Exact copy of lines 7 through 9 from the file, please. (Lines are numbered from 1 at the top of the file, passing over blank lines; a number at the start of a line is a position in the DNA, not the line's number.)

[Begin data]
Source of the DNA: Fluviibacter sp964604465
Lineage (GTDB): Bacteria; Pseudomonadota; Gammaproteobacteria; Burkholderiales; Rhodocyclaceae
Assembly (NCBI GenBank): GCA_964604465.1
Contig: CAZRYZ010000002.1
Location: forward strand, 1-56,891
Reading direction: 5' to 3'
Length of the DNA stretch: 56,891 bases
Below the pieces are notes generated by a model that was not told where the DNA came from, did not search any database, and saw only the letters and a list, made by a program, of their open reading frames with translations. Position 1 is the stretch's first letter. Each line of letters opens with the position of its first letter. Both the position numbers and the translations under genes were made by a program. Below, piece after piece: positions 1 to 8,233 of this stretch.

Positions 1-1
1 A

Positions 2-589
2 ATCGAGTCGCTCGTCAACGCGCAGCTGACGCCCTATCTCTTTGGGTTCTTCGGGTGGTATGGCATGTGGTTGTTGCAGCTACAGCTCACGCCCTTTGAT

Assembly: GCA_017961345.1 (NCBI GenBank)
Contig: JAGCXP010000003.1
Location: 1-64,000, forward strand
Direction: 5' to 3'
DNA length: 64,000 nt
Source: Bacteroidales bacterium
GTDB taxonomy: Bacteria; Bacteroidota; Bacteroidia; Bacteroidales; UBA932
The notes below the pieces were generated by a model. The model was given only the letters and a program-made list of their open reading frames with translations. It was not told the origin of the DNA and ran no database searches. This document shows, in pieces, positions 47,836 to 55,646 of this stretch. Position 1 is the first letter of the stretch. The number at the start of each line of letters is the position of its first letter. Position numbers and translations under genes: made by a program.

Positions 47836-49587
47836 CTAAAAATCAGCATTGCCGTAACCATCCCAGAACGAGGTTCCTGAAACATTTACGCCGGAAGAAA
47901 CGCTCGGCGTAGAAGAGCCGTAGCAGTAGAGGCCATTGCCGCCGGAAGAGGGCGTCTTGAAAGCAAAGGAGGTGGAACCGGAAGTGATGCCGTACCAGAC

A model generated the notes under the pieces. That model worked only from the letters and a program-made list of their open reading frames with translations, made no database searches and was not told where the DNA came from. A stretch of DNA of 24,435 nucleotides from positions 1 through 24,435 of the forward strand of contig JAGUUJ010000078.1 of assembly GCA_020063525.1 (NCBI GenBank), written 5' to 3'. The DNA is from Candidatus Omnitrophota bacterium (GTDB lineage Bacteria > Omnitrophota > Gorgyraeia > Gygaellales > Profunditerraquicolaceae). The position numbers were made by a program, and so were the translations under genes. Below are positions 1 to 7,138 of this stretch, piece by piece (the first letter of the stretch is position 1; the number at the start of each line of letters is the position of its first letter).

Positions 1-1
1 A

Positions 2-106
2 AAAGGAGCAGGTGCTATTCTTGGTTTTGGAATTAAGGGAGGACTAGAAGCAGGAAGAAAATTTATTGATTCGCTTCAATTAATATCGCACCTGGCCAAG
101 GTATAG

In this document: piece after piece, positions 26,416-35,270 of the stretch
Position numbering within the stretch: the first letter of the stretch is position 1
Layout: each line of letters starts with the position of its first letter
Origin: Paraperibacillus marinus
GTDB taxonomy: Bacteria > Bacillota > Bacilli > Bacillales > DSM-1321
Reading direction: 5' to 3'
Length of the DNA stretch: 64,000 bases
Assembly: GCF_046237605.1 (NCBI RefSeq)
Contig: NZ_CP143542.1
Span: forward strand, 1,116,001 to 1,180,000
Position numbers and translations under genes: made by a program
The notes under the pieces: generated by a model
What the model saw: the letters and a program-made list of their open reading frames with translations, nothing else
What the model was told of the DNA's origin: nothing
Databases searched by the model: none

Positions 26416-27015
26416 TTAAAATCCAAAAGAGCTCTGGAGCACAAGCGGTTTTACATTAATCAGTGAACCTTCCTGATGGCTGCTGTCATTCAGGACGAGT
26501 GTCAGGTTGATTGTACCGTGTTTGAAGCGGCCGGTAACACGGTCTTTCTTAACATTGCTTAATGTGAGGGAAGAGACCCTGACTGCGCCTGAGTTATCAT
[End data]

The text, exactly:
Length of the DNA stretch: 56,891 bases
Below the pieces are notes generated by a model that was not told where the DNA came from, did not search any database, and saw only the letters and a list, made by a program, of their open reading frames with translations. Position 1 is the stretch's first letter. Each line of letters opens with the position of its first letter. Both the position numbers and the translations under genes were made by a program. Below, piece after piece: positions 1 to 8,233 of this stretch.

Positions 1-1